Polar Red, powerful stuff






Polar Red, even though it doesn’t show up to its reality here, is potent stuff. Here is a picture of the Rust yarn, Polar Red yarn and then a 50/50 mix of the two colors. In the mix, you can tell what dominated the dyepot.Rust_PolarRed I have not been able to capture the intense neon-like color of the Polar Red in any pictures. I did cut off a sample of the yarn to keep for my records because I can’t imagine actually weaving with this color. It will be over-dyed with another color. Below are the colors that I have dyed recently. What looks like black is actually a really rich chocolate brown. The bluish color is what is called Emerald Green. It is more green than the color shown here. All of the colors are gorgeous! Love this dyeing!Rust_red_green_choc

The plan is to dye some more reds, as I left out some in the series of reds that I dyed previously, then to move on to a bunch of greens to turquoise. Really looking forward to weaving again. Not looking forward to balling all of these yarns up. Of course, the upside of this is looking a the wonderful colors!

2 thoughts on “Polar Red, powerful stuff

  1. Rebecca Mezoff

    I recently started using polar red again also. I haven’t used it for years, but am looking for some different reds, and that polar red dye makes some great colors in combination with other dyes. I dyed with emerald green last week and it was so uneven it looks like a variegated yarn–but kind of interesting. I love the mix of the rust and polar red. I might have to try something like that though I don’t have that particular brown.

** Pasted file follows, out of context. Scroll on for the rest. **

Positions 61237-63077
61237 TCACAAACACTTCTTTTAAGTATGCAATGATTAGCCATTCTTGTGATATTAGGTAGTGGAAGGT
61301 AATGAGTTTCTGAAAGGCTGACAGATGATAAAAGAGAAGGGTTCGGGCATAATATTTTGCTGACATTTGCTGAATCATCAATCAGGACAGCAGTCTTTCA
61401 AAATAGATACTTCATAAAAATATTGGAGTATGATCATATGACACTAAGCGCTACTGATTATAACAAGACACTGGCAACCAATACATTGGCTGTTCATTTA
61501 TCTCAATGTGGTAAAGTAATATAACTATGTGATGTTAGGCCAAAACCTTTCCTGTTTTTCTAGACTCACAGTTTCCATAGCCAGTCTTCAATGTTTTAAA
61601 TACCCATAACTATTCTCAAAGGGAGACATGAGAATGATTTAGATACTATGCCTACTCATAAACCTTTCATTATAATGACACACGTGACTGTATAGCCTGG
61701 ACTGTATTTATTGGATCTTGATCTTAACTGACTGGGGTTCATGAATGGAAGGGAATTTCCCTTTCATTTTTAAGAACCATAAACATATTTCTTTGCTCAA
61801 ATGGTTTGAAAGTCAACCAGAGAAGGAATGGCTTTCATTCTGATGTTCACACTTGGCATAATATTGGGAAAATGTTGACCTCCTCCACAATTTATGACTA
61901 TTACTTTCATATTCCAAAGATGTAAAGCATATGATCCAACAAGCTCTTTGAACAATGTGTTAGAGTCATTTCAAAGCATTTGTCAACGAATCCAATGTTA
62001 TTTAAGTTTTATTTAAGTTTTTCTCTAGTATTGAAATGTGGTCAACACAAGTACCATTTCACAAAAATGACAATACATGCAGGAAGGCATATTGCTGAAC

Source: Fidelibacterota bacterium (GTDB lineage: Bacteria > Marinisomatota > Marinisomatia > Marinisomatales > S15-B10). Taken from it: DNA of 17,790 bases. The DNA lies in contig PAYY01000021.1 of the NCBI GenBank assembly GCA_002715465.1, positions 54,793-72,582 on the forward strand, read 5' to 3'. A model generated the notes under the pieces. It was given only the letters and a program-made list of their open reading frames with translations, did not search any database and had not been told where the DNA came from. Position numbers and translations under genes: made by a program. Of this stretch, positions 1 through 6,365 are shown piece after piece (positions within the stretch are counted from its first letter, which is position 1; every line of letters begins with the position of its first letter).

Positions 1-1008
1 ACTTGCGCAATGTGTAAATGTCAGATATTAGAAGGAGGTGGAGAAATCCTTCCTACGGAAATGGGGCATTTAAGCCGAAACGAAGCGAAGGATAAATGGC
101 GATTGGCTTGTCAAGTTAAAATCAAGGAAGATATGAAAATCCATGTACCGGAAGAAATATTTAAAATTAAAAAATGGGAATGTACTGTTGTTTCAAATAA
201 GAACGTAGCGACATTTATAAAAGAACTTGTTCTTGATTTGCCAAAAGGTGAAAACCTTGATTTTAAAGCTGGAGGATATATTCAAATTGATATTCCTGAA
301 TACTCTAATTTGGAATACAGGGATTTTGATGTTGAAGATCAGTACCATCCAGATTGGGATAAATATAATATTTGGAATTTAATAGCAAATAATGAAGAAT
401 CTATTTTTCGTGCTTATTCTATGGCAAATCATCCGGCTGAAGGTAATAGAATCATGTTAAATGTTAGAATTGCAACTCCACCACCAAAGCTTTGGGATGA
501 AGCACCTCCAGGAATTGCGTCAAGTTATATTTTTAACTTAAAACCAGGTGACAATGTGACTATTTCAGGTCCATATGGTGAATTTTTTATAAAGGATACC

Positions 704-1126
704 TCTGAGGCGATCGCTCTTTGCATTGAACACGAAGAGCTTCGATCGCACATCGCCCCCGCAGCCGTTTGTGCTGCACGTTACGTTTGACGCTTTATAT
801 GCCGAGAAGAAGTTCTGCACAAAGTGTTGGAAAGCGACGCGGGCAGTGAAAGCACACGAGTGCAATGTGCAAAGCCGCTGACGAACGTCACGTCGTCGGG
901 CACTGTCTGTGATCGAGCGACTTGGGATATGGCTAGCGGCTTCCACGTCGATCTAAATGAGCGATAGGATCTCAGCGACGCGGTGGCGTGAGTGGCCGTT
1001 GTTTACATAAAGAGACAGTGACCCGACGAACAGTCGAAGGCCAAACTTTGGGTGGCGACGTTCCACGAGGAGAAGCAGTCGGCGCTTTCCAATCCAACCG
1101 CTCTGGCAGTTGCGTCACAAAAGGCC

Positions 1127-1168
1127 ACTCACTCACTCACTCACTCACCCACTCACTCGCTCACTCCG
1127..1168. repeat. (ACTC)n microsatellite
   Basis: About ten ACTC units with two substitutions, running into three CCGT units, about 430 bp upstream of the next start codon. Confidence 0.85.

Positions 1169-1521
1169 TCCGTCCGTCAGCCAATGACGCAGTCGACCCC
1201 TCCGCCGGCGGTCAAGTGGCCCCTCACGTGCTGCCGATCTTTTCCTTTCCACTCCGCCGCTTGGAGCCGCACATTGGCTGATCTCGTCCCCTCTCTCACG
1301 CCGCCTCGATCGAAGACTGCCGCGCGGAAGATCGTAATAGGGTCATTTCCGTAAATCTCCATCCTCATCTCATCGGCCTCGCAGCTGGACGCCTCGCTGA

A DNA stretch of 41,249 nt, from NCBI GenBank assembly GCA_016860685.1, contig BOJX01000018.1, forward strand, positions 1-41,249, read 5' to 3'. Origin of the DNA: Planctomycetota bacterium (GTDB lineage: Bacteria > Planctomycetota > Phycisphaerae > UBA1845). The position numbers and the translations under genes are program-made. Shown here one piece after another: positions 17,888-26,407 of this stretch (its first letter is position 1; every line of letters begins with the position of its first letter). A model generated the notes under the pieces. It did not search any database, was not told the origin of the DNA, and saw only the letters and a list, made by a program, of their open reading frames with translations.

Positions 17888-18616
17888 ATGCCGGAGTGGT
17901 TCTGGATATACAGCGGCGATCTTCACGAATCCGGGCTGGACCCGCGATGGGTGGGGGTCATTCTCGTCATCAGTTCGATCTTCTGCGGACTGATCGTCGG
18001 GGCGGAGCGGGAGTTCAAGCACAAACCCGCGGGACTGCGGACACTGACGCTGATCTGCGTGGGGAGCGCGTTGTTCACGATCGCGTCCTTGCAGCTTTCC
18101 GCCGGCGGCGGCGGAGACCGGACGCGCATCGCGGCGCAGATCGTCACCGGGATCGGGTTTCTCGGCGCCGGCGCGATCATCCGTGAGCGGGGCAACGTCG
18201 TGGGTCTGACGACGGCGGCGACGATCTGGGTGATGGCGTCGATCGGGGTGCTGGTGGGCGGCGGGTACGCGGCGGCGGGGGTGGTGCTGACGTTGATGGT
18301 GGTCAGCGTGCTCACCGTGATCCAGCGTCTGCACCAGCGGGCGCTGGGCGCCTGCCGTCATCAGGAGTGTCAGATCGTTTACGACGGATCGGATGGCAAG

Also, I SO sympathize with the ball winding. I just wound about 40 balls and have more dyeing to do. Sigh. Enough to give you tendonitis for sure.

  2. Sherri Woodard Coffey

    I had never used Polar Red before and, in fact, would debate that it’s a red exactly. I think that the two skeins that are dyed with it will be overdyed, one with violet and one with royal blue. I won’t buy Emerald again, as it’s a color that I can easily get with other dye mixing. I really like the Rust. The Dark Brown is another color that is easily obtained, but I wanted to experiment. As far as color variegation, I find that if the flame is too high and the yarns will rise toward the surface, resulting in a variegated yarn. I try to keep the flame low and stir every 20 minutes or so until the pot starts to simmer.


Leave a Reply

Your email address will not be published.